59. The result of the March 18, 2008 meeting and the efforts that followed it was a determination that in some cases the actual contact time for LTA courses, including a Direct Current/Alternating Current (hereafter "DC/AC") course taught by Noto, exceeded the PHI that had been assigned to those courses.

60. After the workload problem was identified at the March 18 meeting, Sellnau met with GTC administrators to make adjustments to the end-date for the affected courses, so that their contact time was more in-line with their PHI. On March 20, 2008, Sellnau forwarded messages outlining those adjustments to Smoody, Noto, Birkholz, and Nelson.

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Smoody responded that same day, indicating her agreement with point values Sellnau had provided but stating that she did not understand the significance of the decision to change the end-date for the courses, and she requested additional explanation. Sellnau responded with a brief explanation and indicated that he understood that Noto and Birkholz would be making any necessary adjustments in the courses they were teaching.

61. On March 26, 2008, Smoody printed a workload report associated with Noto's classes. On that report, she made calculations and notes that reflected the impact on Noto's workload that would result from the changed end-dates.

62. In addition to having the end dates of his classes changed in the spring of 2008, the workload analysis carried out by Smoody and Sellnau also resulted in Noto being credited with additional workload points for the 2007-2008 academic year, for the time he had spent teaching above the PHI. With this credit, Noto received an extra 4.05 workload points for the fall of 2007 semester and 21.1 workload points for the spring of 2008 semester. In September of 2008, Smoody would print another workload report related to Noto's classes to establish that he had in fact been paid for those additional workload points. Through this step, Smoody would confirm that Noto had been paid, through extended contracts, $1,488.60 for the fall semester and $755.42 for the spring semester for those points.

63. On April 4, 2008, Noto sent the following message to Smoody:

Pat,

It's not now been 2 weeks since we met to discuss the workload and adjust my DC/AC course hours for this year. At that meeting you said you would have to approach the Executive Committee to see if the Union would pursue recovery of any underpayment for hours over 72 scheduled for this course over the last 7 years. Has anything happened regarding this?

Within a few days, Smoody responded to this message by telling Noto that they would have to determine if there was anything grievable before the GTEA executive committee would become involved.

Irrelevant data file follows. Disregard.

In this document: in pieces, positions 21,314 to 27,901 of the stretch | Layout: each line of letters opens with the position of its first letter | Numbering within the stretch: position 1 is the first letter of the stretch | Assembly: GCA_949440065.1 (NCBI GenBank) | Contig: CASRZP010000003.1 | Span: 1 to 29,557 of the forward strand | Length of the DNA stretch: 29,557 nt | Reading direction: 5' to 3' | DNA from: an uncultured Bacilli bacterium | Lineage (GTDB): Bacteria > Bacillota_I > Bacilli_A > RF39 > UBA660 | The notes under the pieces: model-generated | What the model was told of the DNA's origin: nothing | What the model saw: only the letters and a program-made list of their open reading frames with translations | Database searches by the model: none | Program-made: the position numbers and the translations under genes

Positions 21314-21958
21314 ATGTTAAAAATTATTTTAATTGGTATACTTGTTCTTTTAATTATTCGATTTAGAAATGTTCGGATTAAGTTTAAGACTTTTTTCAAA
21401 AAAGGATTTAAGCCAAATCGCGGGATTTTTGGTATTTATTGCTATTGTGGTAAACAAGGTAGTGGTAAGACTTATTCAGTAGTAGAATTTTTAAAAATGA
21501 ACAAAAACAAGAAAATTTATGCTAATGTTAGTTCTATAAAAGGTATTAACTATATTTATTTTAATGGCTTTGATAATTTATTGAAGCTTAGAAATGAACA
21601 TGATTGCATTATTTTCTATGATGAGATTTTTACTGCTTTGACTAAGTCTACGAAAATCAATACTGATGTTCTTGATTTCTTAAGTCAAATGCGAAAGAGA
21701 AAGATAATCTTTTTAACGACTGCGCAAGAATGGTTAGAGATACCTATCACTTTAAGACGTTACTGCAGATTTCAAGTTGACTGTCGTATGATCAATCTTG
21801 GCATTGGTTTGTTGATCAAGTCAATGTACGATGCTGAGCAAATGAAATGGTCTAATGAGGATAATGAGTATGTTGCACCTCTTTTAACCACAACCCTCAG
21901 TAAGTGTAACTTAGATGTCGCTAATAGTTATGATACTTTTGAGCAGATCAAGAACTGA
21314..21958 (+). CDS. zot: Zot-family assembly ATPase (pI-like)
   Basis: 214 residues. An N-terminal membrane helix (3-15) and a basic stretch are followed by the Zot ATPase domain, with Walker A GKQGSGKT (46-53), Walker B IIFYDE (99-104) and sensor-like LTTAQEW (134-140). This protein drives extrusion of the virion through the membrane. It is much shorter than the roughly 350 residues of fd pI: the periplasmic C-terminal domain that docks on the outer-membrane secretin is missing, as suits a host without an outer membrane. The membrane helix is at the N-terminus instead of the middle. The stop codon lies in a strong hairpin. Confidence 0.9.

64. On April 7, 2008, Birkholz sent the following e-mail message to Smoody:

Pat:

As per our conversation on 4/3/08 I would like to meet with you and anyone else from the union to discuss the mismatch between the work schedule on campus and the work schedule at Lakeview that we were informed by management, we needed to work. This mismatch has been in place since school year 2000-01 thru 2006-07. I believe it was corrected by this school year. We have just been informed of this mismatch as of March 31, 2008.

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Please let me know ASAP as to when we can arrange such a meeting.

Within a few days, Smoody responded with a message to Noto and Birkholz, stating that she was not sure what Sellnau had meant by a "mismatch" issue, but offering dates for a meeting later in April.

65. On April 22, 2008, Smoody, Zaher, Nelson, Noto, Birkholz, and Jim Lewis (hereafter "Lewis"), who is a member of the GTEA executive board, met for further discussion regarding workload miscalculation issues. At the beginning of this meeting, Lewis indicated that he thought they would have a problem addressing the workload issues that were being raised, because of the twenty-day time limit for filing grievances set forth in the Agreement. Smoody responded that the time limits may not have expired, because the workload problem just had been discovered. At the conclusion of the meeting, Smoody told the LTA instructors in attendance to gather their workload reports for previous years.

66. On May 1, 2008, Noto sent a message to Jodie Carstens (hereafter "Carstens"), an administrative assistant in the GTC HR Department, requesting copies of workload documents for his DC/AC course, as far back as they were available. After not receiving a response to that request, on May 8, 2008, Noto reiterated his request in another message to Carstens. Noto never received a response from Carstens to either message.

67. On May 12, 2008, Noto sent the following message to Smoody:

Pat,